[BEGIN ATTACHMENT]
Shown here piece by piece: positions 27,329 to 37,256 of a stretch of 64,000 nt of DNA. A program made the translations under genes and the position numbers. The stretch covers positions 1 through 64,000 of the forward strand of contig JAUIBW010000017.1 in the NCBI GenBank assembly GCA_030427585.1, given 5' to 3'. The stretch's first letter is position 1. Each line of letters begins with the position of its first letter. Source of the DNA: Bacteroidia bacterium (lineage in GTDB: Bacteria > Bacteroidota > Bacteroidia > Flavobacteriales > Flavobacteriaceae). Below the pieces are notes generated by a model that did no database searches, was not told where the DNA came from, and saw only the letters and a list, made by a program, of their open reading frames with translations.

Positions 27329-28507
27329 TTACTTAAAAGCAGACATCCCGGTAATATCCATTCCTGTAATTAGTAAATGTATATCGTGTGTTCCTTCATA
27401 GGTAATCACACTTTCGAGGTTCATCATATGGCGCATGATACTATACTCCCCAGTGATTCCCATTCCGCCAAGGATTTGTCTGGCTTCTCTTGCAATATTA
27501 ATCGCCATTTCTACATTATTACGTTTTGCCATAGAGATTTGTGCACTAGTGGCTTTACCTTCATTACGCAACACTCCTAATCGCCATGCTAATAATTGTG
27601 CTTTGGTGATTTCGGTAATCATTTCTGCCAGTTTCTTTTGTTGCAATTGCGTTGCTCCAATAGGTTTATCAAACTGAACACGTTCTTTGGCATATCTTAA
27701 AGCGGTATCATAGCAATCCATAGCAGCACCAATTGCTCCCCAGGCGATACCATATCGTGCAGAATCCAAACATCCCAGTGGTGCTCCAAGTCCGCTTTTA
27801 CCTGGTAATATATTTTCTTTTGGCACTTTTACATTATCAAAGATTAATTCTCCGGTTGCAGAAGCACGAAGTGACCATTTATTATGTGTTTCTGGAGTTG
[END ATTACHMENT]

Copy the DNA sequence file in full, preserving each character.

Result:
Shown here piece by piece: positions 27,329 to 37,256 of a stretch of 64,000 nt of DNA. A program made the translations under genes and the position numbers. The stretch covers positions 1 through 64,000 of the forward strand of contig JAUIBW010000017.1 in the NCBI GenBank assembly GCA_030427585.1, given 5' to 3'. The stretch's first letter is position 1. Each line of letters begins with the position of its first letter. Source of the DNA: Bacteroidia bacterium (lineage in GTDB: Bacteria > Bacteroidota > Bacteroidia > Flavobacteriales > Flavobacteriaceae). Below the pieces are notes generated by a model that did no database searches, was not told where the DNA came from, and saw only the letters and a list, made by a program, of their open reading frames with translations.

Positions 27329-28507
27329 TTACTTAAAAGCAGACATCCCGGTAATATCCATTCCTGTAATTAGTAAATGTATATCGTGTGTTCCTTCATA
27401 GGTAATCACACTTTCGAGGTTCATCATATGGCGCATGATACTATACTCCCCAGTGATTCCCATTCCGCCAAGGATTTGTCTGGCTTCTCTTGCAATATTA
27501 ATCGCCATTTCTACATTATTACGTTTTGCCATAGAGATTTGTGCACTAGTGGCTTTACCTTCATTACGCAACACTCCTAATCGCCATGCTAATAATTGTG
27601 CTTTGGTGATTTCGGTAATCATTTCTGCCAGTTTCTTTTGTTGCAATTGCGTTGCTCCAATAGGTTTATCAAACTGAACACGTTCTTTGGCATATCTTAA
27701 AGCGGTATCATAGCAATCCATAGCAGCACCAATTGCTCCCCAGGCGATACCATATCGTGCAGAATCCAAACATCCCAGTGGTGCTCCAAGTCCGCTTTTA
27801 CCTGGTAATATATTTTCTTTTGGCACTTTTACATTATCAAAGATTAATTCTCCGGTTGCAGAAGCACGAAGTGACCATTTATTATGTGTTTCTGGAGTTG